So as counter-intuitive as it may seen, there is growing evidence that taking antioxidants in excessive amounts may have a negative effect by countering the positive effects of pro-oxidants and free radical stress. What constitutes an “excessive amount” remains to be seen. In my opinion, what may be excessive for one person may be therapeutic for another. I do not subscribe to a “one size fits all” concept for medication dosing or supplement dosing.
We know large amounts of oxidative damage have indisputably been shown to cause cancer and organ damage, and plenty of evidence indicates that oxidative damage plays a role in some chronic conditions e.g. heart disease. We also know B vitamins and antioxidants are prescribed by ophthalmologists to treat certain types of macular degeneration. But what current evidence now shows is that free radicals may be beneficial in some contexts and dangerous in others. In my opinion, aging is a complex, multifactoral process that doesn’t have a single cause or a single cure. Taking mega-doses of antioxidants on a daily basis may not be wise and we need to remember a diet high in vegetables and fruits is not the same thing as taking a pill. Having said that, a significant number of Americans have poor dietary habits (e.g. a donut and coffee for breakfast) and taking a daily multivitamin is just insurance. At the Center we target nutritional therapies to correct deficiencies, using traditional labs, Spectracell intracellular nutritional testing, and hair analysis of minerals to help us determine deficiency states.
The committee members identified “threshold blood pressure” – that is levels at which treatment can begin, rather than defining at which blood pressure level hypertension begins. The committee members concluded their guidelines by adding “However, these recommendations are not a substitute for clinical judgment, and decisions about care must carefully consider and incorporate the clinical characteristics and circumstances of each individual patient.”
So what does this mean? For one thing, many people who had drug treatment started because of mild elevations in systolic blood pressure are now in an “over-treatment” category and patients who had high-normal values and were being treated for so-called “pre-hypertension,” a condition never officially sanctioned for treatment, are also being over-treated.
In patients with kidney disease and/or diabetes, the authors similarly stated we lack evidence for the right targets and so they settled on a goal of less than 140/90. This is a change for some people whose physicians may have been using a target of less than 130 systolic for these patients. The authors noted that the 130 systolic recommendation does not have evidence to base it on.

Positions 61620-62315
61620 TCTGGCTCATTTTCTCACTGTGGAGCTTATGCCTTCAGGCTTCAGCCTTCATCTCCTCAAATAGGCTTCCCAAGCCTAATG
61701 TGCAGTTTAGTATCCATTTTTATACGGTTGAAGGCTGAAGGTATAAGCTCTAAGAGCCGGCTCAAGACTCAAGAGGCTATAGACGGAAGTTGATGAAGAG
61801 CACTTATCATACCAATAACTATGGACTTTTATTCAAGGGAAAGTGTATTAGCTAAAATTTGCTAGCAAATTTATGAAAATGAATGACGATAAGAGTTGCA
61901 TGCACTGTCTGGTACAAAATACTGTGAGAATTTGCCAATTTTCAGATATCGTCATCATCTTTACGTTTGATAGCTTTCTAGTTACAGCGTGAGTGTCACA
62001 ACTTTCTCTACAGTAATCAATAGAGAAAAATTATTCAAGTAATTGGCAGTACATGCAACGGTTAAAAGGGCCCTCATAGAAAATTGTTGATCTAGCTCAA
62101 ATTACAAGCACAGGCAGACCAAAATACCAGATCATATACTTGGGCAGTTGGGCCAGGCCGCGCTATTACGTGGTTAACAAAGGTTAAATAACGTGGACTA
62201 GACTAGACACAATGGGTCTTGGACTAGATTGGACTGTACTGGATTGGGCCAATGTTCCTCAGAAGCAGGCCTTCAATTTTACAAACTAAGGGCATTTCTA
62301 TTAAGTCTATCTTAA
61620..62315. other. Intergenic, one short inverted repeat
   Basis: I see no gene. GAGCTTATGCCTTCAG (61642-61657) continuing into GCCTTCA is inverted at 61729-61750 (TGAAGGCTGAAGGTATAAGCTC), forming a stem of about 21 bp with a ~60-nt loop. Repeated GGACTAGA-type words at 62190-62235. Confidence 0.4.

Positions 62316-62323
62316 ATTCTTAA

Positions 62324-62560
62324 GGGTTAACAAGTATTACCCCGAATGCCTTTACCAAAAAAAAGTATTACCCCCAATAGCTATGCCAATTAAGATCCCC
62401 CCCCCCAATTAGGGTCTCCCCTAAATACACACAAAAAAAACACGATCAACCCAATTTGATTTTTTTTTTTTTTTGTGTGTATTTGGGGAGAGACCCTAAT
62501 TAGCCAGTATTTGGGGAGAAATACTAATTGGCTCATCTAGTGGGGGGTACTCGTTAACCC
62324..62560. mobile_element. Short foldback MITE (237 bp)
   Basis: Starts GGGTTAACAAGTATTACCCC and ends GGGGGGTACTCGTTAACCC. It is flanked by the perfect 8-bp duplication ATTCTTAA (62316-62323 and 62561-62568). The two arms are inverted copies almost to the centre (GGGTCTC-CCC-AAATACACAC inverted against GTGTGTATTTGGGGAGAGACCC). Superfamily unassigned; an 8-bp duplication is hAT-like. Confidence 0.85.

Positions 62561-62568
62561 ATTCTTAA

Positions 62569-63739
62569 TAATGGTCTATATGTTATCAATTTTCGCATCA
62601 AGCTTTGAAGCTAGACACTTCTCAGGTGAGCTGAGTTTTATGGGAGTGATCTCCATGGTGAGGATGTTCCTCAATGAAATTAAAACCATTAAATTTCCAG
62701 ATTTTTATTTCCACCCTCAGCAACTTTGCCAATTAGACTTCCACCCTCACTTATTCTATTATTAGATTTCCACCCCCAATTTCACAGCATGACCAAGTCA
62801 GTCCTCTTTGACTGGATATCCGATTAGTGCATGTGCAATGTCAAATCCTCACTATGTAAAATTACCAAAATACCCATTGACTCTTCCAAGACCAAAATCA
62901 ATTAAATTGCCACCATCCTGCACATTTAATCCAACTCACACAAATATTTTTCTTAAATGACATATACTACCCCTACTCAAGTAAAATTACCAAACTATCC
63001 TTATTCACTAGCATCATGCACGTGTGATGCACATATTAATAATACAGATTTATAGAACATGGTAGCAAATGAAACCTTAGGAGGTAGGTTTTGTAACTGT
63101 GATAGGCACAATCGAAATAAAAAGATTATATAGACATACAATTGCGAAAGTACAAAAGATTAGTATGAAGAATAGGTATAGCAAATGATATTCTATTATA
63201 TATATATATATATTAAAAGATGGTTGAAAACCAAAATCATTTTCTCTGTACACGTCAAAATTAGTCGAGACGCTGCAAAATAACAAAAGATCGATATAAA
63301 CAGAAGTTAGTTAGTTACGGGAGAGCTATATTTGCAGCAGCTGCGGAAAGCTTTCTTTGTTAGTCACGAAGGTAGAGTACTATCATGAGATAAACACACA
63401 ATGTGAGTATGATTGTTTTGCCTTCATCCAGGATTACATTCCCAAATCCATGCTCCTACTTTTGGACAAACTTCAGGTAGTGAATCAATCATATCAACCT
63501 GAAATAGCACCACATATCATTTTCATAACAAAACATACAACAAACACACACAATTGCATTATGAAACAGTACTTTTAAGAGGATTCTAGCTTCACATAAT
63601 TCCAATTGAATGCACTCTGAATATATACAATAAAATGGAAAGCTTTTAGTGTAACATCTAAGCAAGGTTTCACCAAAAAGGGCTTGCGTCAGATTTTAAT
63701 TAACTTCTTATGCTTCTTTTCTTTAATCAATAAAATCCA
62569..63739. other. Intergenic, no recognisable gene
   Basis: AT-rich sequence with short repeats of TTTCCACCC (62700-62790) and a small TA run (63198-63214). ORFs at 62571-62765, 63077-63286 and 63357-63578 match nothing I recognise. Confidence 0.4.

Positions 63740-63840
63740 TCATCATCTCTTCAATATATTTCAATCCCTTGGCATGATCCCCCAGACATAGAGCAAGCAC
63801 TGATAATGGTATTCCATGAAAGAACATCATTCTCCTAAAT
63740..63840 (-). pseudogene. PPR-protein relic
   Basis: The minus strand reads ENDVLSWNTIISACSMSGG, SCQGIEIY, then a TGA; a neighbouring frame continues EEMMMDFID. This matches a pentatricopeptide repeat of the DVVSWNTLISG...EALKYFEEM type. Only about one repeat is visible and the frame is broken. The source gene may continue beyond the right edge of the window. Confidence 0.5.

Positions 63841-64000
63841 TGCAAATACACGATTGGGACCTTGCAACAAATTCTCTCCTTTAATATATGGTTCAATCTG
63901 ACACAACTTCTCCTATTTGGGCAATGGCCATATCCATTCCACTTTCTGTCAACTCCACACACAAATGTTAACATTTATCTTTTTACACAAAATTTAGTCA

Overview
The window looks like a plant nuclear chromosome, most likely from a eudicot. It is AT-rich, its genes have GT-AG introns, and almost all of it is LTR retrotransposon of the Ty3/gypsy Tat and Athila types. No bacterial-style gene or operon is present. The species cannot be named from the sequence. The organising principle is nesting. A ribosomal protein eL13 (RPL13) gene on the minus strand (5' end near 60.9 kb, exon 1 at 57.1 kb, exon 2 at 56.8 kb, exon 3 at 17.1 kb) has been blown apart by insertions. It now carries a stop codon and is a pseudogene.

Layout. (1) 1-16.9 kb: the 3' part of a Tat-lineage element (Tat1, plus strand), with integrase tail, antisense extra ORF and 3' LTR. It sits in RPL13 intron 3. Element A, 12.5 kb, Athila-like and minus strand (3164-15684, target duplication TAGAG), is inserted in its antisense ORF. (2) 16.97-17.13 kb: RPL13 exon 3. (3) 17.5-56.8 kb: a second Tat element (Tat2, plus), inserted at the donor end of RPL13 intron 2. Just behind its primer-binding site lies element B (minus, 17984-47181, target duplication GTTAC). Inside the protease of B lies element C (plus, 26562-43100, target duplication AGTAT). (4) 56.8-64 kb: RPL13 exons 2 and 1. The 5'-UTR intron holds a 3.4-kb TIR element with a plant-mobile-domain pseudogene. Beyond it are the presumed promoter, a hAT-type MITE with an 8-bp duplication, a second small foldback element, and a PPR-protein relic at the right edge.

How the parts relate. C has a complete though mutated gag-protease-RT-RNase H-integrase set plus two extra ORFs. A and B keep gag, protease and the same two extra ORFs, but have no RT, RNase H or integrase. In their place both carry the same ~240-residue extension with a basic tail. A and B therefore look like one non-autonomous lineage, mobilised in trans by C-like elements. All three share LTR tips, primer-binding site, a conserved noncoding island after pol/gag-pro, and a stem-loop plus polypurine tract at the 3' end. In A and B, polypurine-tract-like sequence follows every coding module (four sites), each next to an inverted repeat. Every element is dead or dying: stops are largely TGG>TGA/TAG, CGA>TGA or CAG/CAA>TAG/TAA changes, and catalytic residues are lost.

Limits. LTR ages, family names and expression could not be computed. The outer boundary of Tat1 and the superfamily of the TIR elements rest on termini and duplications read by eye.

A second issue that came out of the panel report was there is insufficient medical evidence to support a systolic pressure threshold for placing people younger than 60 on anti-hypertensive drugs. This lack of medical evidence did not stop the authors from expressing an opinion to stay with the current threshold of 140 mmHg. for systolic in this age group, even though it is based on opinion and not evidence. The panel did indicate the diastolic blood pressure (bottom number) should be less than 90 for people age 30 and older, and there is scientific evidence to support this recommendation.
Another important conclusion is that drug therapy, while lowering blood pressure, does not necessarily mean you have reduced someone’s risk for a heart attack or stroke, even though we know hypertension is a risk factor for these events. This conclusion was based on findings from several studies where patients with mildly elevated blood pressures that were lowered failed to reduce risk – this was a surprising finding. Please note there is no question that drug treatment of very high blood pressure levels is beneficial.
From my standpoint, the good news from this panel was the authors were led to be more conservative in their recommendations for drug treatment and they also emphasized the importance of a healthy diet, weight control and exercise. At the Center, we have found in some hypertensive patients the addition of magnesium supplements, potassium gluconate, and/or an herbal product called Natural Blood Pressure relief will lower blood pressure. We have also found stress reduction is very important, as is making sure a person’s home blood pressure machine is calibrated in an accurate manner.